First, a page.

Forgiving white people for their savagery against us is a deep-rooted and complex act. During enslavement, white people incorrectly used scriptures from the Bible to justify white hatred and to teach us the virtues of forgiveness. And many of us have used forgiveness historically to avoid becoming monsters like those who hurt us.
Recently, some high-profile examples have us wondering if it’s the right move.
In 2015, Dylann Roof massacred Black people during a prayer meeting in Charleston, South Carolina after participating in the service. At his sentencing, one of the survivors of the terrorist attack publicly forgave Roof.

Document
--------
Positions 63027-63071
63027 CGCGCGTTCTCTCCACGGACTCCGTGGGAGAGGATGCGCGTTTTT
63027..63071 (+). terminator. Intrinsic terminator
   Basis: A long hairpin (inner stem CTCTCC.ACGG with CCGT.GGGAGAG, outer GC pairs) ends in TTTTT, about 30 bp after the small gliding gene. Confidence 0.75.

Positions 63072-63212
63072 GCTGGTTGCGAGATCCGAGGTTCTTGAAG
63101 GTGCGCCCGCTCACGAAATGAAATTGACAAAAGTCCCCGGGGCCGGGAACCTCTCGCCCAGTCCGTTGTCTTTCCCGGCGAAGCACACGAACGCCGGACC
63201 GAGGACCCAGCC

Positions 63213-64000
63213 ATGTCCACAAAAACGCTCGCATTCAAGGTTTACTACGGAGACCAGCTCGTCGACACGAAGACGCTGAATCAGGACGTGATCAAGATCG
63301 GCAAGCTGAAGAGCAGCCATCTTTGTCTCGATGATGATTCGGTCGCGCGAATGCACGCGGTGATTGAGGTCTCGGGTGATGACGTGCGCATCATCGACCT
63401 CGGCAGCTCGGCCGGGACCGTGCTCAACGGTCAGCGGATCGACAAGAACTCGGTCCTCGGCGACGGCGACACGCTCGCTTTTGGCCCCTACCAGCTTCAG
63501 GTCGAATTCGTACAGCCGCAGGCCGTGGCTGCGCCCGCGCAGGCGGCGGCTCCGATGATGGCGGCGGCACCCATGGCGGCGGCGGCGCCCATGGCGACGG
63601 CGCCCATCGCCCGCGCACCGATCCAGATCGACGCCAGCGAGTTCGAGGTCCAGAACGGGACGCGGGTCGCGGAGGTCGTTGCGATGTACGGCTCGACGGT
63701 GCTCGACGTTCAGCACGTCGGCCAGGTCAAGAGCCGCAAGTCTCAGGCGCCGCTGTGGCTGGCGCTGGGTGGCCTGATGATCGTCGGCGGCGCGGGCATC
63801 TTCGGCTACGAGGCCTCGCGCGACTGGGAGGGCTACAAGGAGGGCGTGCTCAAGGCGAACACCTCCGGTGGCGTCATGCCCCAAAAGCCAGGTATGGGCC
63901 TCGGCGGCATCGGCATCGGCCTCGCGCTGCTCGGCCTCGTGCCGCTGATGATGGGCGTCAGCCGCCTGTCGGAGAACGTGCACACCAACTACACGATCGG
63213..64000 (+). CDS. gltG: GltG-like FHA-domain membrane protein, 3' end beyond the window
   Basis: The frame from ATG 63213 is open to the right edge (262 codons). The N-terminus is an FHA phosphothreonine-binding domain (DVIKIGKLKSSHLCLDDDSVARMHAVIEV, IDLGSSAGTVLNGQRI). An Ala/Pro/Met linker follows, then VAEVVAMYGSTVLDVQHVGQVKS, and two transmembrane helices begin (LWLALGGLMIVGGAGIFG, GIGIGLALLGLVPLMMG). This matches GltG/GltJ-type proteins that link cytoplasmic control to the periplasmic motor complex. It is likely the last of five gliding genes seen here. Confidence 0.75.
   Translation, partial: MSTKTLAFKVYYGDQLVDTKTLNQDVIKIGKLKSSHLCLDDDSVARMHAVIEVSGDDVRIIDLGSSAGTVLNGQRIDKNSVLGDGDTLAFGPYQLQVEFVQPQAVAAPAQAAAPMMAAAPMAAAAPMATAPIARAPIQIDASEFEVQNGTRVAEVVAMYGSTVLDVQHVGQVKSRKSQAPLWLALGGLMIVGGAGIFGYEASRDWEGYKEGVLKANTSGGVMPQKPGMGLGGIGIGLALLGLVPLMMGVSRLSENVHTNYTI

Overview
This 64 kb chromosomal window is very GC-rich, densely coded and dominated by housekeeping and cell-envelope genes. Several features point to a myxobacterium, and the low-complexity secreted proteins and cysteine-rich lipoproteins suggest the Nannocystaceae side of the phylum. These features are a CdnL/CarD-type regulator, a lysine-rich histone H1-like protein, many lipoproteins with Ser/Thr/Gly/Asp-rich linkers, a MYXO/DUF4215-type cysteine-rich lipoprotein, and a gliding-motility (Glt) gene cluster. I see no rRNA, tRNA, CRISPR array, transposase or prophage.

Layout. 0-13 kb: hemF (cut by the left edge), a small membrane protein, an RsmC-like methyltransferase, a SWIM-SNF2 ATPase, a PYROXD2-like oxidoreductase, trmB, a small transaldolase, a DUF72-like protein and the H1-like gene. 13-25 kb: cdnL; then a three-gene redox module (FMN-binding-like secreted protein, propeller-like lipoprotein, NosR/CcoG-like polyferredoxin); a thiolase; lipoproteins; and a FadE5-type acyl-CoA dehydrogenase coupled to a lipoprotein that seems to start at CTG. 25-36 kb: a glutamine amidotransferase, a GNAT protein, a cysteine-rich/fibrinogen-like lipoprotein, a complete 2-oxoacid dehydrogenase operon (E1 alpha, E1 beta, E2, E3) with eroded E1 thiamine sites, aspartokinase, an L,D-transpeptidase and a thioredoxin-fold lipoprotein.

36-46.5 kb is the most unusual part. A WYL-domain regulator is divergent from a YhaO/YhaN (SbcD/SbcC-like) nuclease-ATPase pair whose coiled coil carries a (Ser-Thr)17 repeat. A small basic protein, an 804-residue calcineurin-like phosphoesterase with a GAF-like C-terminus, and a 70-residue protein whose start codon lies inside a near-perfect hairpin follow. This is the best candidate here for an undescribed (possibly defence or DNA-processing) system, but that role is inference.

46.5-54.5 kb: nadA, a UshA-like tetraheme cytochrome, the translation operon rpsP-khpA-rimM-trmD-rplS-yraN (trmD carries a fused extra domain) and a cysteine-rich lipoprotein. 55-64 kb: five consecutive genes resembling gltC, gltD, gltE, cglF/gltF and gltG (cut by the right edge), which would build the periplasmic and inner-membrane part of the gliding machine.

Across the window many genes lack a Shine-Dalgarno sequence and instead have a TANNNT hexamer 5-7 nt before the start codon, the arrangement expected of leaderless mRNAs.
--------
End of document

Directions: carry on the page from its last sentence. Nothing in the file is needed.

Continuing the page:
In 2015, an unarmed Walter Scott was shot down by an overzealous white cop as he ran, and then the cop lied about what happened. Still, when all was said and done, his brother publicly acknowledged the forgiveness in his heart.
Did they make the right decision? We can’t judge anyone’s choice to forgive – but we know this. Forgiveness does not erase the oppression and violence white people have used to terrorize us. Whether we forgive or not, demanding accountability is always a good decision.